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American Lung Association works to dispel misinformation

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President Donald Trump says getting infected with COVID-19 was a “blessing from God.” Trump attributes him feeling well to the experimental antibody therapy he got from Regeneron Pharmaceuticals Inc. (Oct. 7)

AP Domestic

The rash of coronavirus infections emanating from the White House, followed by President Donald Trump’s tweeted advice to the nation – “Don’t be afraid of Covid’’ – prompted the American Lung Association on Wednesday to issue guidance for those confronting the disease in hopes of dispelling misinformation.

Few Americans have access to the treatments and battery of doctors available to the president, so the vast majority can’t afford to be cavalier about an illness that has killed more than 210,000 in the U.S. and upwards of 1 million worldwide.

In a statement from its chief medical officer, Dr. Albert Rizzo, the ALA provided information about how COVID-19 symptoms progress, how long recovery usually takes and how to avoid infecting others.

“After several high-profile figures received confirmed COVID-19 diagnoses in recent days, many Americans are seeking clarity on how to respond should they or a loved one contract the virus,’’ Rizzo said.

A day-by-day account: A visual guide to President Donald Trump’s COVID-19 treatment

The statement goes on to counsel members of the public who get infected to isolate for 10 days from the point of getting a positive test result or develop symptoms, to work with a contact-tracing team and to consult with a doctor without leaving the house, possibly through telemedicine.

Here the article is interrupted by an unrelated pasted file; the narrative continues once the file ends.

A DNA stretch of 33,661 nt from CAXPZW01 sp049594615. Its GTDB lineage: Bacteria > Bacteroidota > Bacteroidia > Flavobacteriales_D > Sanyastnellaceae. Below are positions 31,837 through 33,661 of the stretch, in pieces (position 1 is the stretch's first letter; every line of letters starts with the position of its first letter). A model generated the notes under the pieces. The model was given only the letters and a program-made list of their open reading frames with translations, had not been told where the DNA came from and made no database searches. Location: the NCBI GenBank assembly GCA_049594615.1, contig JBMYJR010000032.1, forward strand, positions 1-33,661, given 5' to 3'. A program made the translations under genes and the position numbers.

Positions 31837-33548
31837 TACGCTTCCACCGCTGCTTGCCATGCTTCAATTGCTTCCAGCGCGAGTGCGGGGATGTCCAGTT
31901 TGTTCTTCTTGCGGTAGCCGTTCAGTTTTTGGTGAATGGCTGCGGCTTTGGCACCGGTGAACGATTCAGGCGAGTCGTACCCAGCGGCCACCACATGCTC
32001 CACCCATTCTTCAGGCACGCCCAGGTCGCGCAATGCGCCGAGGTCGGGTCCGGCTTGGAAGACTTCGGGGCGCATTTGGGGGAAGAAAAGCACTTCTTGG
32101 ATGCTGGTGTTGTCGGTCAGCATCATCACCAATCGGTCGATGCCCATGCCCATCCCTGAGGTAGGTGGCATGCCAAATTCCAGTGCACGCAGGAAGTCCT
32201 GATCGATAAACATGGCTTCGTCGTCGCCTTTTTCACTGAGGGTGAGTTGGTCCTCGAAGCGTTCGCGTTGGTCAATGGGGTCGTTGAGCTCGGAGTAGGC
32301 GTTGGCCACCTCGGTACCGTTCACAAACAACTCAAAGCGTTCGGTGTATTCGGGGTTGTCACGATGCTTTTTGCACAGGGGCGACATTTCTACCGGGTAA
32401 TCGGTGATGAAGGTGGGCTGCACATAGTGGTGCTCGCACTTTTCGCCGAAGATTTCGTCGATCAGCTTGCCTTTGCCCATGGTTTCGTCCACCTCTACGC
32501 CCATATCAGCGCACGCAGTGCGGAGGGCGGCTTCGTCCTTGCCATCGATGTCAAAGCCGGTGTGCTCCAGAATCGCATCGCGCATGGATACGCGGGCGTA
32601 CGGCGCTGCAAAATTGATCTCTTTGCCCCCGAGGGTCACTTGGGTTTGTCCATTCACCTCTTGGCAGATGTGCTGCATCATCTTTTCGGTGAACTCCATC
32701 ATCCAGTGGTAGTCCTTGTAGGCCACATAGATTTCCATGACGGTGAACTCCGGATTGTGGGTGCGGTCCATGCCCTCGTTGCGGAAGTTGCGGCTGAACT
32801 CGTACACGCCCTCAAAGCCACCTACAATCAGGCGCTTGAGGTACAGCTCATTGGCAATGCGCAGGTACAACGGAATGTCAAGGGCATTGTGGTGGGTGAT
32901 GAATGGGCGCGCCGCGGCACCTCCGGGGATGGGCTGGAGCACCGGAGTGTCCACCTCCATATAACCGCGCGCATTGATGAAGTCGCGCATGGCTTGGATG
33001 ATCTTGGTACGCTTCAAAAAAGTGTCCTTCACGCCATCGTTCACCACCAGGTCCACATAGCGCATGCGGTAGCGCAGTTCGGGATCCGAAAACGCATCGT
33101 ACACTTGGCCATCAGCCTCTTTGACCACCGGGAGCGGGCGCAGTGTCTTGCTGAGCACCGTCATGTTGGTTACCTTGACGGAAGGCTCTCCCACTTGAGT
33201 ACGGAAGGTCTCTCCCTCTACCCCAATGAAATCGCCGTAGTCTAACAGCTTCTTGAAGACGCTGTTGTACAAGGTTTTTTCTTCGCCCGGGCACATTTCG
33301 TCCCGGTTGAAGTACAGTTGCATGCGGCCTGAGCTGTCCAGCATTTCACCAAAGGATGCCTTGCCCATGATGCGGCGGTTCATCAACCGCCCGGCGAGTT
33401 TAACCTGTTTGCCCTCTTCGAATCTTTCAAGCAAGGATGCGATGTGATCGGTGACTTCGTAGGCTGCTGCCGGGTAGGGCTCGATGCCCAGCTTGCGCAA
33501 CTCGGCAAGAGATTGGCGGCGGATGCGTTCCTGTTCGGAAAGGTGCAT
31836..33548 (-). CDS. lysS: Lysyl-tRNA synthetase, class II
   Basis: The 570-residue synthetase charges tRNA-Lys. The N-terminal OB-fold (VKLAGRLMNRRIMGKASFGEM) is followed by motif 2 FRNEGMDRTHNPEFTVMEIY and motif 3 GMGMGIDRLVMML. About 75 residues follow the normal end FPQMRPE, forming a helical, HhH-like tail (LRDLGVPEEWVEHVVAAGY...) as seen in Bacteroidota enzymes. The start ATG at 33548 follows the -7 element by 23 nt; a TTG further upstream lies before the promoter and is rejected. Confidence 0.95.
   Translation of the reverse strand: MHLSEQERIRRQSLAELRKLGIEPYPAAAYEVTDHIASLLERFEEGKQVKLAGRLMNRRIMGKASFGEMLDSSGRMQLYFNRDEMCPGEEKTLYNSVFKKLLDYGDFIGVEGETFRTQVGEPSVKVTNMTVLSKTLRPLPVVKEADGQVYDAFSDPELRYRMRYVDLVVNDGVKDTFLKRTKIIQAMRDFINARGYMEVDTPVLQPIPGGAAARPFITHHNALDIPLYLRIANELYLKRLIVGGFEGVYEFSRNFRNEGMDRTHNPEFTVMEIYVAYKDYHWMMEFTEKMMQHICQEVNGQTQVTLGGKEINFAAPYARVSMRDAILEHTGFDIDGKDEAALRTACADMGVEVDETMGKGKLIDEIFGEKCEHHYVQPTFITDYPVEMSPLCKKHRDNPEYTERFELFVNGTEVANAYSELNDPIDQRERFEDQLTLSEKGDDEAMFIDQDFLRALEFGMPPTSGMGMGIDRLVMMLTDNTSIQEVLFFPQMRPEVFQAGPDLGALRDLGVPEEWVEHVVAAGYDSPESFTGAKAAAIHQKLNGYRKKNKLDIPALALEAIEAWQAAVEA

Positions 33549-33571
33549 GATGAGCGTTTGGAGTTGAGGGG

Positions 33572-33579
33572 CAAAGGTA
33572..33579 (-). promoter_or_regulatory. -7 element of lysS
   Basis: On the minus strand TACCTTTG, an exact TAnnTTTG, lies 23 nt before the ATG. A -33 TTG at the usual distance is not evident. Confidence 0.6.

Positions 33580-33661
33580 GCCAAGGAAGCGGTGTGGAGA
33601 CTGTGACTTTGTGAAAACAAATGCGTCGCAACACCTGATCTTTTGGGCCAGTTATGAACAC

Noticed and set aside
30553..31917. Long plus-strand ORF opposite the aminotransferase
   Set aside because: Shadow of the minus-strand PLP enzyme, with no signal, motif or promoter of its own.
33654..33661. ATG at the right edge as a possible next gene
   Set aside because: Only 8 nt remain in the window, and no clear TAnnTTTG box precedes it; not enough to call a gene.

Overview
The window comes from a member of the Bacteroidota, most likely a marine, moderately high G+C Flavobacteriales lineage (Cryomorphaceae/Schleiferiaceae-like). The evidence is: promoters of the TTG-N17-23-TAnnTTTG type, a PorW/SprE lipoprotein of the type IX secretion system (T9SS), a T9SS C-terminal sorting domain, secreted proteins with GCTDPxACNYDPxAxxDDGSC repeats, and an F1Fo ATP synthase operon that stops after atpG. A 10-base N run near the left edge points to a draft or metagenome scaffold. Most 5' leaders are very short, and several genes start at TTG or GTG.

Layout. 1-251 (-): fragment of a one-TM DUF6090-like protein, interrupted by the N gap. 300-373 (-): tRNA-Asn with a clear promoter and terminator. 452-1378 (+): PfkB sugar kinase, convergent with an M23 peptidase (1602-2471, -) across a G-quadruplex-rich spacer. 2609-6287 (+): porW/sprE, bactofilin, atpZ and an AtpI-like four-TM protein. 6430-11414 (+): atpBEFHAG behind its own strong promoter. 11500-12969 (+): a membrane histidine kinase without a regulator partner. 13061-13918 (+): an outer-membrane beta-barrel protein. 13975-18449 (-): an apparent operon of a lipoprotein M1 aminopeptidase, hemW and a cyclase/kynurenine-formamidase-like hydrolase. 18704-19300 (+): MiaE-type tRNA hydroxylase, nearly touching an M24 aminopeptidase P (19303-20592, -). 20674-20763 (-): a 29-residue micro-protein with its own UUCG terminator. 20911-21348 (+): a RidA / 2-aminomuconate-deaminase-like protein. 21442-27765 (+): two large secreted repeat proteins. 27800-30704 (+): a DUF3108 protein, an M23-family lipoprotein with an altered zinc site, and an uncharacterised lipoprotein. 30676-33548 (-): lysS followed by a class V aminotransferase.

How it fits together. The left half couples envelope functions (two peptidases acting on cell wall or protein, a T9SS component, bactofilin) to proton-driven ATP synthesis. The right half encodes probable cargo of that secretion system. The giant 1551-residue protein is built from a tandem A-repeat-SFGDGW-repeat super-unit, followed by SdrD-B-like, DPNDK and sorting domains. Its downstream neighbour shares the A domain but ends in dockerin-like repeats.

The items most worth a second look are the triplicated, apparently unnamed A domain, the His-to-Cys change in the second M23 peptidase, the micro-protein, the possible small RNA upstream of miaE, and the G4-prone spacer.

The ALA recommendations mostly reiterate guidelines issued by the Centers for Disease Control and Prevention, but they come at a time of increased skepticism about the government’s instructions regarding the virus and fatigue about restrictions. A Cornell University study released last week called Trump the “single largest driver of misinformation around COVID.’’

Pedestrians wear masks as they cross a street amid the coronavirus pandemic in Santa Monica, California. (Photo: Marcio Jose Sanchez, AP Images)

In addition, Trump administration interference on matters related to the pandemic response – such as reopening schools – has been troubling enough to prompt four former CDC directors to write an editorial in July accusing Trump of politicizing science and undermining public health.

Stumbles and backtracking by the CDC, which has gone back-and-forth on the issue of airborne transmission of the coronavirus, may have further eroded confidence in what was previously regarded as the gold standard for such agencies.

Impact on the mind: Nearly one-third of hospitalized COVID-19 patients develop brain malfunction, study finds

Those factors are bound to result in people turning a deaf ear on messages from public health officials, said Dr. Maria Torroella Carney, who was the health commissioner in Nassau County, New York, during the H1NI outbreak of 2009-2010, also known as the swine flu pandemic.

“The messaging has to be based on trust. You have to have credibility,’’ Carney said. “If people don’t trust you, they’re not going to listen, and there’s mixed messaging going on in the community.’’

Epidemiologists continue to scrutinize a White

‘You’re Gonna Beat It.’ How Donald Trump’s COVID-19 Battle Has Only Fueled Misinformation

President Trump Recuperates Amid Questions About His Health And Campaign
President Trump Recuperates Amid Questions About His Health And Campaign

U.S. President Donald Trump salutes Marine One helicopter pilots on the South Lawn of the White House in Washington, D.C., on Oct. 5, 2020. Credit – Ken Cedeno—Polaris/Bloomberg/Getty Images

Less than 24 hours after requiring supplemental oxygen and being hospitalized for COVID-19, President Donald Trump was already talking about the virus in the past tense.